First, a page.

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An Essay for Permies in five parts: Part Five

Posted by Rebekah Copas almost 13 years ago

still the same essay which I now notice, has in fact six parts, (but the new draft is only complete up to part five here)

Individuality versus collectivism.


The issue of individuality versus collectivism in human society is one which has long been at the forefront of discourse about how we form intentional communities.  What is going to work, in what ways need we be more communal, and in what was need we be less communal?  Did it work before when men shared wives and will it work now, and what made it work once before?  Are certain cultural conditions necessary for polygamy to work?  These kinds of questions come into fashion and go out of fashion again, as we all grow up and learn to accept that the rules we got give by our own family of origin, usually had good cause, and work best within the preconditions of our own genetics and subconscious mind.  But the general question of what collectivism is, and when it is useful in intentional communities, remains a constant question for many people involved with permaculture.


An international study into collectivism versus individualism, was done by psychologists, I learned about in the psychology lectures of Professor Jane Shakespeare-Finch at Queensland University of Technology.  Jane Shakespeare-Finch was the primary researcher for the Australian part of the study she related evidence from, in her lecture.  The results of the study which included data from very many regions of the world, and many different cultures, were that the more formal a culture is, the more collective it is, and the more informal, the more individual.  Something is immediately notable in respect of how our minds are alert to evaluating indigenous Australian culture in this respect.  Most African cultures are evaluated as more formal, and more collective.  Therefore, many people in both Europe and North America, evaluate black people’s cultures as predominantly more collective.  In fact, some people go so far as to imagine that white people may be racist unless we enable extreme collectivism.  But in fact, most Australians will hardly be capable of communicating any witness of much formality at all existing within Aboriginal Australian culture.  Aboriginal Australian culture is far more alike to the cultures of other white people’s lands, than any other black people’s culture on the planet.  It is basically a black culture, but far less formal than most black cultures are, and therefore, more individualist.  The absurdity of the whole ball game, is within the fact that there is a very strong current of belief, within overtly racist organised crime in Australia, to have been simultaneously blaming all Aboriginal people for being too generous among Kinsmen, and blaming any white Aboriginal families, without overtly stated Aboriginality of identification, as the bigots.  Yet the basic reality is that our Aboriginal culture, both in white forms and black forms, is transparent in being less collectivist than most darker skin folk’s cultures are; and, simultaneously, that we white families who were not asserting our Aboriginal identities, were perhaps only not doing so, because of the degree to which our indigenous, AND Aboriginal, culture is individualist, here in Australia.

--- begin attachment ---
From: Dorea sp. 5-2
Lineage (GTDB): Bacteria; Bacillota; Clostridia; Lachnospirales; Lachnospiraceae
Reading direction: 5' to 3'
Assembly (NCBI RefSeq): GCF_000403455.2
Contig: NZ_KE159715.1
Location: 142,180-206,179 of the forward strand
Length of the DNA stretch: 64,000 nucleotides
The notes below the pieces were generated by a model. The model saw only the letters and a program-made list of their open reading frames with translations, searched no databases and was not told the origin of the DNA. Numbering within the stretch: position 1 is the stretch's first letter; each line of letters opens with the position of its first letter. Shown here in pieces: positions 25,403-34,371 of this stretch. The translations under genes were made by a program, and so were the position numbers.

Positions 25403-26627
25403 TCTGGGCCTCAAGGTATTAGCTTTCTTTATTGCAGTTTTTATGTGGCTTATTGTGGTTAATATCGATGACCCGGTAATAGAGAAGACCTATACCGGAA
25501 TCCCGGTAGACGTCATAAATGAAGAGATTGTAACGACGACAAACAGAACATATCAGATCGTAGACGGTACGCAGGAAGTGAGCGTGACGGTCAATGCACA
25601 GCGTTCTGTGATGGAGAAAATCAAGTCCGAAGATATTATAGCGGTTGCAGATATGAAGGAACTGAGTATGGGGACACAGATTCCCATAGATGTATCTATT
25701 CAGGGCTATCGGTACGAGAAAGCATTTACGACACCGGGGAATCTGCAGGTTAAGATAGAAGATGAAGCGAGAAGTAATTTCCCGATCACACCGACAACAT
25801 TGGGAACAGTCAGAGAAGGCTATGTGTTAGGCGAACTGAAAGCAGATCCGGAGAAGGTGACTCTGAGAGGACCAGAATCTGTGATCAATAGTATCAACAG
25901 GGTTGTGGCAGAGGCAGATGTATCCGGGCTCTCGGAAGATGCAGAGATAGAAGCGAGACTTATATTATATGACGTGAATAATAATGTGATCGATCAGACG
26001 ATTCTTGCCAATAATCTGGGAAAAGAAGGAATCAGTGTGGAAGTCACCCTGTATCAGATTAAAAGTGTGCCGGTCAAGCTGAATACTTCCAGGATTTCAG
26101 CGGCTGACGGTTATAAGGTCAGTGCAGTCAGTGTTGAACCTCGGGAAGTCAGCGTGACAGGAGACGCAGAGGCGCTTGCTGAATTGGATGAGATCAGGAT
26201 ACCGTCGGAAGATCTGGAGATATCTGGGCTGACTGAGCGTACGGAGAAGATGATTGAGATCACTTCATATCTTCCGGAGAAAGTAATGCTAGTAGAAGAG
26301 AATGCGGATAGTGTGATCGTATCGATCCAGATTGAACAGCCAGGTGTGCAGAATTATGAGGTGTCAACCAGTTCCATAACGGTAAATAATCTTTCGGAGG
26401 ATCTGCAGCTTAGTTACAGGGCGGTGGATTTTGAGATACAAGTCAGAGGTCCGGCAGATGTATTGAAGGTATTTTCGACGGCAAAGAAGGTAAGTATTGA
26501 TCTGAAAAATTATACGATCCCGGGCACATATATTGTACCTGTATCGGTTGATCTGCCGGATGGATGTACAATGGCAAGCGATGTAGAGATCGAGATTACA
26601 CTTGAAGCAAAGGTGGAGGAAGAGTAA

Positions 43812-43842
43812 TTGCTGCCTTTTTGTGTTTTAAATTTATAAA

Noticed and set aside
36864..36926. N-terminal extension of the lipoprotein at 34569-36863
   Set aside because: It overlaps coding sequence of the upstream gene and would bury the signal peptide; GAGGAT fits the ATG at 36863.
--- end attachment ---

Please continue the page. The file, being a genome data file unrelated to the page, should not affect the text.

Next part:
These days we have the formalities of performing “welcome to country” rituals and giving welcome to country speeches, and such industry ought not be regarded as an imposition by indigenous people upon non-indigenous people, since the events where such welcomes are given, are normally events in which all the other formalities being engaged with, were European in cultural origin.  Clearly the indigenous community is being radically extended into having to become more collectively minded than is normal for indigenous Australians to express towards the non-indigenous, and doing so in predominantly good spirits also.  At the height of such formalities was the statement of National apology by Kevin Rudd, and associated formalities, which includes an Aboriginal sacred object now being a part of the opening of every session of Federal Parliament.  Our normally highly individualised culture, is being extended into collective processes that far, as to be fully complicit with an invading government, before most of us have fully comprehended the culture of the invaders.  In such formalities, what is not being accepted and communicated, most often because the government will not listen, (and when they did their own research in the Royal Commission into black deaths in custody, they simply ignored their own formal recommendations), is that the predominant way in which indigenous Australians have been collectivised in recent years, was via extensive rape being enacted in the custody of the Nation State, in its gaols.  Interactions between gaol inmates in Australia’s prisons are actually quite unusually ritualised, and therefore formal, but in deeply disturbing ways, about which gaol inmates seldom say more than that “everybody does”.  And so the plot thickens.